Q&A – Vibration – April 2007 - Soundings Online

Q&A – Vibration – April 2007

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Q: What are some simple things I can do to make everyday running vibration less of a problem?

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Q: What are some simple things I can do to make everyday running vibration less of a problem?

A: Vibration, even though it may be within “normal” limits, can cause many problems. You can never completely stop it, but there often are some simple, although not obvious, things to do that will help.

Think out of the box when looking for vibration problems. For example, if you have two components that are attached and that move but don’t move in sync, expect damage unless you take steps to rectify the situation. A good example of this type of problem is the connection of a stiff, heavy-duty marine exhaust hose to an exhaust riser. The riser is rigidly bolted to the engine, and vibrates and moves with the engine. The hose is anchored separately to the hull and/or other structure and to the transom. The hose is receiving the engine’s movement and is moving on its own because of the pulsing injection of exhaust and water. The constant working of the stiff hose against the riser can cause the metal in the riser to eventually fail, often on a weld seam. You may think it’s just a bad weld or weak area in the casting, but it could be a combination of that and the conflicting motions.

A “hump hose” can help solve this problem. You can buy them rated for wet marine exhaust, and they have one or more humps around the middle. They’re made of silicon material, and are quite flexible and usually easy to install. I use one marketed by Shields (a division of Sierra, which is a division of Teleflex Marine, www.teleflexmarine.com ) to connect my riser to my exhaust hose, and I’ve been very happy with the results. A typical exhaust hose will move to some extent back and forth, but it won’t stretch and compress. The hump hose will do both and help to remove this long-term strain on both parts of the system. These also can be useful in other similar applications on the engine.

Always look for clues. A little area (or worse, a mound) of rust under a joint or connection may indicate that vibration is wearing away at one or more metal surfaces and that a failure may occur unless remedial steps are taken. Often the only step that needs to be taken is greasing. Even if you don’t see areas of rust, always look for wires, hoses or metal parts touching metal on engines and generators. If you see this, secure, isolate or insulate the two components.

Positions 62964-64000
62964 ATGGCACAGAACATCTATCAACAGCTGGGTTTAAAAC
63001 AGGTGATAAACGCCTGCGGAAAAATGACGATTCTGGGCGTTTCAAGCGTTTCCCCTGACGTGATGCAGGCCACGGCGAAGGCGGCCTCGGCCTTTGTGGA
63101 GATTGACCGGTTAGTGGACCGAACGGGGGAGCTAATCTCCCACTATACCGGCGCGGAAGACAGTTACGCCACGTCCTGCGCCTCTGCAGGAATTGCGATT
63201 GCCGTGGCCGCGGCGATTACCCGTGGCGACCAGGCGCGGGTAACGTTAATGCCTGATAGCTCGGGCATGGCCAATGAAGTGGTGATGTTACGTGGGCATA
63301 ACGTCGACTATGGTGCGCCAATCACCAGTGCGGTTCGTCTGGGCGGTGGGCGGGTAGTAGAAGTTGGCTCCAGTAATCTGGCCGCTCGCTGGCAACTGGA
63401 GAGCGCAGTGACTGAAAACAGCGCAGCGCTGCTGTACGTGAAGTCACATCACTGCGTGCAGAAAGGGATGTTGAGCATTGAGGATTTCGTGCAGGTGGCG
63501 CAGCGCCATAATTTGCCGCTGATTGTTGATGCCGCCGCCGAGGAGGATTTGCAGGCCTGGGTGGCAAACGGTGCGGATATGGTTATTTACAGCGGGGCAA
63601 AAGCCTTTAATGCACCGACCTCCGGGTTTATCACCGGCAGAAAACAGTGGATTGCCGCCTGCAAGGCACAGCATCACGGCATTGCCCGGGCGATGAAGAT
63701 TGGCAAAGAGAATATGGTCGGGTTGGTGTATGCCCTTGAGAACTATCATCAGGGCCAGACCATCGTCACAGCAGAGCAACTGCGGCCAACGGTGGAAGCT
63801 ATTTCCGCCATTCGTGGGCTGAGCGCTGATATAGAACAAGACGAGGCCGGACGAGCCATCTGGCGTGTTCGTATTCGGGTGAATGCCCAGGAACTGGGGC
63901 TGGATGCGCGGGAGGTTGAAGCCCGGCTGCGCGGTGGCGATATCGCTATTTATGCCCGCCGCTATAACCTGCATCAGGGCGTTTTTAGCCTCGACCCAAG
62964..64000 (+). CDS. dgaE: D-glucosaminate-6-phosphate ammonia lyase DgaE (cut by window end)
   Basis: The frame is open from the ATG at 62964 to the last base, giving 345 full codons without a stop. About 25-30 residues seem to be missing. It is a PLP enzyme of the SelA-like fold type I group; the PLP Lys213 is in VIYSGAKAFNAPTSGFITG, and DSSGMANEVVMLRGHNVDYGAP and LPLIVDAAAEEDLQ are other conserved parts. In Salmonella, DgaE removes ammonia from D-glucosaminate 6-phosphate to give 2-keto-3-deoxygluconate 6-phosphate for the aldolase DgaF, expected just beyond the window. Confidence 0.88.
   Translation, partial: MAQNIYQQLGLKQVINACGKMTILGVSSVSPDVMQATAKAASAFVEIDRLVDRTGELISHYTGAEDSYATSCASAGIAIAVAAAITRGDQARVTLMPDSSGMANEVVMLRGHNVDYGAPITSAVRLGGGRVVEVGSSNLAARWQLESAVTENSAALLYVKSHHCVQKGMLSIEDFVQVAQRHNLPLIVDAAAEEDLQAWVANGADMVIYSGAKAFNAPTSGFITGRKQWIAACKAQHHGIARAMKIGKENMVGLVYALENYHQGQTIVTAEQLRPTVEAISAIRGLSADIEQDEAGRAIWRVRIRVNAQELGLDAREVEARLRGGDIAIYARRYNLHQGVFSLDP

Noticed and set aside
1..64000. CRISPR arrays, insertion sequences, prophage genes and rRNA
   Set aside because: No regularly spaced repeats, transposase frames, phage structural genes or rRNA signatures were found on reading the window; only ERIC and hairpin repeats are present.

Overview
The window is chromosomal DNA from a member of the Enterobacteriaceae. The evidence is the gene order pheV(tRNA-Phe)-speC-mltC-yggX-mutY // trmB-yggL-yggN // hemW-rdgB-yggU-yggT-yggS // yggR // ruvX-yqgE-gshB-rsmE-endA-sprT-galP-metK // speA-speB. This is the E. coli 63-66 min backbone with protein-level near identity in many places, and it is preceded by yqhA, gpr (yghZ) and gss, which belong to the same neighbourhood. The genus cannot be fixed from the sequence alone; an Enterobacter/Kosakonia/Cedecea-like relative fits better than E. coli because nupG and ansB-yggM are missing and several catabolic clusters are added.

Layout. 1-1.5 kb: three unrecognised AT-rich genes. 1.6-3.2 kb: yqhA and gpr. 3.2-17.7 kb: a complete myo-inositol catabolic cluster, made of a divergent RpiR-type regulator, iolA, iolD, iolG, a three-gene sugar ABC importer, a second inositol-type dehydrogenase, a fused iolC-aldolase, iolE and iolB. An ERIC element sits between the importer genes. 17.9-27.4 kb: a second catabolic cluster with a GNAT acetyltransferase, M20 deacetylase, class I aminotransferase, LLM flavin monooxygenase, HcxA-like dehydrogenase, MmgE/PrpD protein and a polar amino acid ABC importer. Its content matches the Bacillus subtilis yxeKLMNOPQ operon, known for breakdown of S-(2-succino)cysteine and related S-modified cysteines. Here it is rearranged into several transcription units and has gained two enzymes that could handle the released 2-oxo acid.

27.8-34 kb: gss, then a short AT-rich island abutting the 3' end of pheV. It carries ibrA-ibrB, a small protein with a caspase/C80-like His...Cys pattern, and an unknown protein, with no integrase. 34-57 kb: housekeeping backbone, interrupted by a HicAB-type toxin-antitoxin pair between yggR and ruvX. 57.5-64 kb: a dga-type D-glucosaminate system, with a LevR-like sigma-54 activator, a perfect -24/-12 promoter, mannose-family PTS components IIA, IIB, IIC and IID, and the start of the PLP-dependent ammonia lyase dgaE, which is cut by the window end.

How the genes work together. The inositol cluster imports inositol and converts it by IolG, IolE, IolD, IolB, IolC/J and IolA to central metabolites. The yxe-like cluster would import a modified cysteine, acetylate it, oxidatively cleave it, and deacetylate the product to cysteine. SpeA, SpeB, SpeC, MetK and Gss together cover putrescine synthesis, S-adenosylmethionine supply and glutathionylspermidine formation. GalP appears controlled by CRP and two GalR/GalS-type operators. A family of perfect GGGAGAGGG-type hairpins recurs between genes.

Unless I can securely bond the two pieces to prevent abrasion from vibration, I usually use a piece of rubber inner tube, cut to fit, with as many layers as appropriate. I secure the rubber with black wire ties. These are better than electrician’s tape because they will be less susceptible to degradation from oil. The electrician’s tape itself may not degrade, but the adhesive will, resulting in the tape unwrapping and loosening. Rubber itself will eventually degrade with oil and heat and may need replacing from time to time. You also can buy gasket material from hardware and automotive stores.

Regularly check areas where vibration over time might have loosened clamps, bolts or screws. Some aren’t very obvious. For example, the high-pressure fuel pipes running from the injector pump on a diesel to the injectors normally are secured in place by specially designed bracket clamps. If these loosen over time, they can allow the pipes to rub against each other or other parts of the engine or even the clamps themselves. This could cause a pinhole leak resulting in a high-pressure spray of diesel fuel, which could ignite.

Another inconspicuous example is the connection joints for the shifting and throttle control cables. Check at both ends and all along the route. Make sure that the cable is clamped to the engine at the point intended by the manufacturer and at all other design points. The bolts holding cable clamps can vibrate loose even at the helm station, far removed from the engine. The end connections often use ball-and-socket joints or another moving type of arrangement. These points can’t be tight because they must move in relation to each other, and the vibration of the engine eventually will affect them. Periodically apply grease and tighten the nuts that hold the moving assemblies together.

This is a problem without end, but you can usually control it if you’re ever vigilant.